MONTREAL - Liberal Leader Justin Trudeau says byelection wins by his party in Montreal and Toronto are more than just a political victory. It's a rare feat with an effect seldom seen in two cities known for a legendary hockey rivalry.
"Tonight, Montreal and Toronto are united,'' a grinning Trudeau quipped in hailing byelection victories in Montreal-area Bourassa riding and Toronto-Centre.
"For Montrealers and Torontonians to be united in the middle of hockey season is a rare thing.''
Voters in Bourassa opted for continuity, turning over the riding held by former Liberal cabinet minister Denis Coderre since 1997 to Emmanuel Dubourg, an ex-Canada Revenue Agency accountant who was elected three times to the provincial legislature.
Trudeau, who was on hand for Dubourg's win, says the byelection results in Montreal, Toronto-Centre and Liberal vote gains in two Manitoba ridings are a clear message that Canadians are tired of the way politics is now being done on Parliament Hill.
He accused the New Democrats of ditching the hope and optimism of former leader Jack Layton in favour of negativity and called Prime Minister Stephen Harper's government ``tired and disconnected.''
"It is the Liberal party tonight that proved that hope is stronger than fear, that positive politics can and should win out over negative.''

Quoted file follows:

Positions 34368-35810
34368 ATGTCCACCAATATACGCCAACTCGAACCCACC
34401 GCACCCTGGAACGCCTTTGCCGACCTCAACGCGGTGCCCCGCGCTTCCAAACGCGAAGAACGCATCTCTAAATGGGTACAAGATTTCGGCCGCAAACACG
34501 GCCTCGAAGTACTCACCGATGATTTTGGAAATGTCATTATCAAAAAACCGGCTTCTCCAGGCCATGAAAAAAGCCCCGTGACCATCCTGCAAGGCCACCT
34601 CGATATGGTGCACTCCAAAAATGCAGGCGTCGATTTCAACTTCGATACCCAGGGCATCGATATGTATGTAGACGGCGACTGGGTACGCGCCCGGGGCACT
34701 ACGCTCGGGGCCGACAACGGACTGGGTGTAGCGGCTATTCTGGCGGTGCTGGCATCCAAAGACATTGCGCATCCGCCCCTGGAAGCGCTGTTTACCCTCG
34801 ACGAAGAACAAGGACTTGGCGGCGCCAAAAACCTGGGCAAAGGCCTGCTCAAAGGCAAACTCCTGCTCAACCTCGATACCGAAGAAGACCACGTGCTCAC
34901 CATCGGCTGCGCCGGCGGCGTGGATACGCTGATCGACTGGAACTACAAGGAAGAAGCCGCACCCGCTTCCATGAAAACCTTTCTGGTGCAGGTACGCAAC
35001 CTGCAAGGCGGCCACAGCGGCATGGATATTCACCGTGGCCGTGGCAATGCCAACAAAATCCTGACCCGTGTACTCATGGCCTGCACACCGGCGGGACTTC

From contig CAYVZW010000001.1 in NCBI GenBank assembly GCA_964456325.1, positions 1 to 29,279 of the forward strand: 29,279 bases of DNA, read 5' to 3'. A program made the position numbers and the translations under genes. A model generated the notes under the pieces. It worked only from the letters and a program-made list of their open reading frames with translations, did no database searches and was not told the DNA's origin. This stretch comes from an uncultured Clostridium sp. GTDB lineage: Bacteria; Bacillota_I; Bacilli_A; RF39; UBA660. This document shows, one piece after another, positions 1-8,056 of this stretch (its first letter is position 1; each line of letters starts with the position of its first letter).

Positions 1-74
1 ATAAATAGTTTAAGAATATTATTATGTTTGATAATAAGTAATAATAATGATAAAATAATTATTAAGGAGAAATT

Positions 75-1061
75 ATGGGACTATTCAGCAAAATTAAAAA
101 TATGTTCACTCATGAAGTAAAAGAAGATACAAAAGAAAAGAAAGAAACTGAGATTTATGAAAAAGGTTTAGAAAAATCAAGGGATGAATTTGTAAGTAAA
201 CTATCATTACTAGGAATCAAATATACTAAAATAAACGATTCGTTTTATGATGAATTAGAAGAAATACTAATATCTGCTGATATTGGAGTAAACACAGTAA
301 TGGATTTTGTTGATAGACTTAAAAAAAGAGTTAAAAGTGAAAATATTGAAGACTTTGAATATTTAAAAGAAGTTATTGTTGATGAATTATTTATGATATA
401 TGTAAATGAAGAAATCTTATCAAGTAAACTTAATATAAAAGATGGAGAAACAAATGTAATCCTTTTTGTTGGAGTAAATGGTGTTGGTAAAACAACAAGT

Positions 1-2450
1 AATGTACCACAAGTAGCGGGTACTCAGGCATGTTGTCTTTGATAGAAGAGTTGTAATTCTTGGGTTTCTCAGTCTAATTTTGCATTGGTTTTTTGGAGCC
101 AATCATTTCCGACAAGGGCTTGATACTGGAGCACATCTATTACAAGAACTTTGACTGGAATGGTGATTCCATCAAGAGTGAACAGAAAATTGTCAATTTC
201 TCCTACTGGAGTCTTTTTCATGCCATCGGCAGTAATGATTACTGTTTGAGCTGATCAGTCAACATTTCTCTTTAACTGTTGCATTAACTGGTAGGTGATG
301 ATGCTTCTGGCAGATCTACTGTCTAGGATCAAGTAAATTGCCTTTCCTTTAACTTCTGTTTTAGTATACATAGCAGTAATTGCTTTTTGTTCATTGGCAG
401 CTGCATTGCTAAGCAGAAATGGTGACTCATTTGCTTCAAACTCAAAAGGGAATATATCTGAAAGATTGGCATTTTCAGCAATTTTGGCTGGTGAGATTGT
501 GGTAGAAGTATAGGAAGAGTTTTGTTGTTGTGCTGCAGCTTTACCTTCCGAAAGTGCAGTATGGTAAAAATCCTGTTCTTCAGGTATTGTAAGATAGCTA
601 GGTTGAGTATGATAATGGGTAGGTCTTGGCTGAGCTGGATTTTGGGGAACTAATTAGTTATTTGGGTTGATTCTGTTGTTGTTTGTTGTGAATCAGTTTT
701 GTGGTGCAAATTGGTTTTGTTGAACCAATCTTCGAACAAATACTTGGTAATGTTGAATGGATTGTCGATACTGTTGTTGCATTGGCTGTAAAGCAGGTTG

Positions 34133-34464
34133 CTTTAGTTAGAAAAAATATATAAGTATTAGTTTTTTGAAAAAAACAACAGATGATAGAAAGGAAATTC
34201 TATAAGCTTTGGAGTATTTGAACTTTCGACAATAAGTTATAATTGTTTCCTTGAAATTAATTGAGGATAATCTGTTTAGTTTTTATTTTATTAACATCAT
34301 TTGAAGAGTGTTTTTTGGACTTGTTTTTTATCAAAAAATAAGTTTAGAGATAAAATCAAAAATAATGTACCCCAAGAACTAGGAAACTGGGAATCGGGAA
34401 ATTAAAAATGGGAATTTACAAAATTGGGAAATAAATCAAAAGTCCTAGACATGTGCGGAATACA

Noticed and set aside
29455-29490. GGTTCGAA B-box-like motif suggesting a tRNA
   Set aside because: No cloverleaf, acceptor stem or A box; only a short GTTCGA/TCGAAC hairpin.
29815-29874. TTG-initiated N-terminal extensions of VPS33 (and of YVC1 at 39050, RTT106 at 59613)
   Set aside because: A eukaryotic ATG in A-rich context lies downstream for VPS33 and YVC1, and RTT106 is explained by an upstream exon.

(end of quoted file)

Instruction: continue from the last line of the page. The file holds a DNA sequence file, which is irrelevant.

He added that Monday's byelection wasn't about the Liberals, Conservatives or NDP.
"It's about Canadians,'' he said. ``It's about Canadians wanting a better government, not just a different government.
"Canadians want a government that is focused on them, their jobs, their future, their community, their kids.''
NDP candidate Stephane Moraille, a lawyer and former singer for Bran Van 3000, came in second on Monday night despite a tenacious effort.
The final results, according to Elections Canada, showed Dubourg taking 48.1 per cent of the vote. Moraille collected 31.4 per cent and the Bloc Quebecois was third with 13.1 per cent. Voter turnout in the riding was 26.2 per cent.
Moraille had criticized Dubourg for quitting provincial politics so soon after last year's election and for accepting a $100,000 severance as he did it.
Bourassa, which sits between Trudeau's Papineau riding and the Outremont riding held by Mulcair, became vacant when Coderre resigned to successfully run for mayor of Montreal earlier this month. it has one of Canada's largest Haitian populations.
Dubourg, who like Moraille has Haitian roots, told supporters he wanted to work for a Canada that is ``more prosperous, more welcoming for immigrants, a Canada that is more fair to the middle class.''
Bourassa was one of four byelections Monday night. Others were held in the Toronto-Centre riding vacated by the resignation of Liberal Bob Rae, as well as in two Manitoba ridings, Brandon-Souris and Provencher.
The Conservatives held Brandon-Souris and Provencher but saw votes slip to the Liberals.